Supreme Court agrees to hear cases regarding refusal of contraceptive coverage by companies

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On November 26, the US Supreme Court agreed to hear two cases regarding whether for-profit corporations can legally refuse to provide insurance coverage for birth control for their employees if doing so conflicts with owners’ religious beliefs.

The hearing will consider two very similar cases— Sebelius v. Hobby Lobby Stores, No. 13-354, and Conestoga Wood Specialties v. Sebelius, No. 13-356—that nonetheless had different outcomes in different state courts.

Regarding the Affordable Care Act, the Obama administration has said that nonprofit religious groups are exempt from the legal requirement to cover contraception, but for-profit businesses cannot opt out of same due to religious objections. Lower courts are largely divided on the issue.

In June 2013, the United States Court of Appeals for the Tenth Circuit in Denver, Colorado ruled in favor of Hobby Lobby, a chain of craft stores. Family-owned, they have stated that they run the chain according to their Christian values; they are objecting to the ACA’s requirement that they provide each of Hobby Lobby’s over fifteen thousand employees, who belong to many kinds of faiths, comprehensive insurance coverage for contraception.

Although the family told the court that they have no opposition to providing coverage for many types of birth control, anything that can prevent a fertilized zygote from implanting is something they consider a form of abortion, which they are against being complicit to.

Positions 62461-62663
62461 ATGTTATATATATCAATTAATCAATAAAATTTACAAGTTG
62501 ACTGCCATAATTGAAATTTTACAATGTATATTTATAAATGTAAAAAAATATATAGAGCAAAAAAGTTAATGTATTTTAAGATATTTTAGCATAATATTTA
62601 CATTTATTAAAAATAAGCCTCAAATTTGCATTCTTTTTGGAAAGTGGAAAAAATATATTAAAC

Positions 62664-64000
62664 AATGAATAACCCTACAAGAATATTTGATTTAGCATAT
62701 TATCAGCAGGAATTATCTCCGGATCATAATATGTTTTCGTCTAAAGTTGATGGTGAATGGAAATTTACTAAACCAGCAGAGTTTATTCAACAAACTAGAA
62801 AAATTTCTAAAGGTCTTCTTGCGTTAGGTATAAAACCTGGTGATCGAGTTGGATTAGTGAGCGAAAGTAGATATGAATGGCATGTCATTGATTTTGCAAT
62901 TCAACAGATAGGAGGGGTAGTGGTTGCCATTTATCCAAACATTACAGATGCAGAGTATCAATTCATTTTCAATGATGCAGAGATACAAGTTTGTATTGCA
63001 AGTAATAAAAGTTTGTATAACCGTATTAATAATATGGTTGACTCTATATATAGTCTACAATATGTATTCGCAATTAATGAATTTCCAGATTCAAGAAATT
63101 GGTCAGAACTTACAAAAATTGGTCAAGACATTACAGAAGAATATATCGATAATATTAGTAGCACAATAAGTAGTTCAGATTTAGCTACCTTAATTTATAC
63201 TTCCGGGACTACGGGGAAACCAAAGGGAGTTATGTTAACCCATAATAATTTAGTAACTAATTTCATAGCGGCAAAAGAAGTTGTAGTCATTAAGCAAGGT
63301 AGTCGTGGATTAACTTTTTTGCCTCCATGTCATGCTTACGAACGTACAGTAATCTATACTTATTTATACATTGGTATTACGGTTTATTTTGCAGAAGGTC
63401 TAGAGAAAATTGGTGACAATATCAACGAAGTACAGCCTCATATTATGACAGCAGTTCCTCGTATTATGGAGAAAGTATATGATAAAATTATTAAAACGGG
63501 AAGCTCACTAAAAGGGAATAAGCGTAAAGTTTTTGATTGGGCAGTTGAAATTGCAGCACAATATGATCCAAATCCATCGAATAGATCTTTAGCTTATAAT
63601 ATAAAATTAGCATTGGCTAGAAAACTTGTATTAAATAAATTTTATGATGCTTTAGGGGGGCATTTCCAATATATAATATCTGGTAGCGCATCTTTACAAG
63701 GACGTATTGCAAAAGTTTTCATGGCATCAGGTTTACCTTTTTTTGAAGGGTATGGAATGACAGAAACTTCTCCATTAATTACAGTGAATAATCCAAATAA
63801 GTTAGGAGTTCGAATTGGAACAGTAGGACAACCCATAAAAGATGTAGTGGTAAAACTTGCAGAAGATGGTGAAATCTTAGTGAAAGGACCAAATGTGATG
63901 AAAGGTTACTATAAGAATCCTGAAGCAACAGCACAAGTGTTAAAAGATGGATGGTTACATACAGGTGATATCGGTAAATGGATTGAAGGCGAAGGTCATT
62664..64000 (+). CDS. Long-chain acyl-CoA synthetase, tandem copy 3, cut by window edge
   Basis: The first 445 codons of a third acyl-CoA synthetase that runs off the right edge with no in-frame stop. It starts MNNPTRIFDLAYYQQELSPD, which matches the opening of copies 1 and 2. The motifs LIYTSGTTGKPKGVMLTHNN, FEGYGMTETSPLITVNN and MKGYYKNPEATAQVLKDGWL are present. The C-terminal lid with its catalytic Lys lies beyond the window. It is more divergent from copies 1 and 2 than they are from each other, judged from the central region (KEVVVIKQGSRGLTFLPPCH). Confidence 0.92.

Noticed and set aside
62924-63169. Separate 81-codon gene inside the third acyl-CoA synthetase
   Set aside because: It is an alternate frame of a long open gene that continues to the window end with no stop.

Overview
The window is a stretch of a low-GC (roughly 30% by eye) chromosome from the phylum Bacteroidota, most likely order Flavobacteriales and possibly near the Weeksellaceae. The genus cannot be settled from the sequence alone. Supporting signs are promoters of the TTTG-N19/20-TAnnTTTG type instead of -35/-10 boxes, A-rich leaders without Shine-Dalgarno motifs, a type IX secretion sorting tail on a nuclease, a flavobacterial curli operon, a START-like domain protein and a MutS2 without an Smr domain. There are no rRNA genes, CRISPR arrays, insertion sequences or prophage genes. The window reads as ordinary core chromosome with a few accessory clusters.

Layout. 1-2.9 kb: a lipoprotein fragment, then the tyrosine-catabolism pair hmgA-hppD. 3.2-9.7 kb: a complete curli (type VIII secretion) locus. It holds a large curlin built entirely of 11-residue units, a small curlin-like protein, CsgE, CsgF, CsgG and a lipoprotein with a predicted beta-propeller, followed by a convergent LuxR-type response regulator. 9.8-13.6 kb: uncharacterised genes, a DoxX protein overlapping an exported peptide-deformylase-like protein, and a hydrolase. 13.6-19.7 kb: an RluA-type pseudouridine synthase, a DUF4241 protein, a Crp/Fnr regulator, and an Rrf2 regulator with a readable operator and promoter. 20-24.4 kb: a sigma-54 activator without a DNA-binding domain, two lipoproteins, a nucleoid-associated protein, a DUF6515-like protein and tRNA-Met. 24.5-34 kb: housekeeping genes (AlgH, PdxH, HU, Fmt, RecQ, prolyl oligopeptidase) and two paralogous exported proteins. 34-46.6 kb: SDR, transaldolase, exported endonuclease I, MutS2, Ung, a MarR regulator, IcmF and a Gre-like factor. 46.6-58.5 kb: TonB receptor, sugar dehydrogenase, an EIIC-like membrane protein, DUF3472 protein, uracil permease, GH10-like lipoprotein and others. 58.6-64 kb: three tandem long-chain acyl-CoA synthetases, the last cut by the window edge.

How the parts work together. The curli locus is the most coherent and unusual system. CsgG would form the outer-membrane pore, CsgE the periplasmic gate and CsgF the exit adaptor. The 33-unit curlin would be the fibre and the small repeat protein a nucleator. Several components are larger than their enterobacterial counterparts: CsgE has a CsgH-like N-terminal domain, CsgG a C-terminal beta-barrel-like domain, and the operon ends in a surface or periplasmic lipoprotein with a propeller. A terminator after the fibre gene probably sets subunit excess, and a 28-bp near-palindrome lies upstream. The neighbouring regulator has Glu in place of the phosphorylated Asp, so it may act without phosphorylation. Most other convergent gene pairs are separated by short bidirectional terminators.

In July, the United States Court of Appeals for the Third Circuit in Philadelphia ruled against Conestoga Wood Specialties Corporation in a similar case; the company is also owned by a family, who follow the Mennonite faith. The court ruled that “for-profit, secular corporations cannot engage in religious exercise.” The family is appealing their case.

The questions the Supreme Court will have to consider if businesses can legally be considered to hold religious beliefs, if providing contraception that would “significantly infringe” on those beliefs, and if the government has sufficient interest in guaranteeing the employees of those businesses access to the contraception of their choice.

429Magazine

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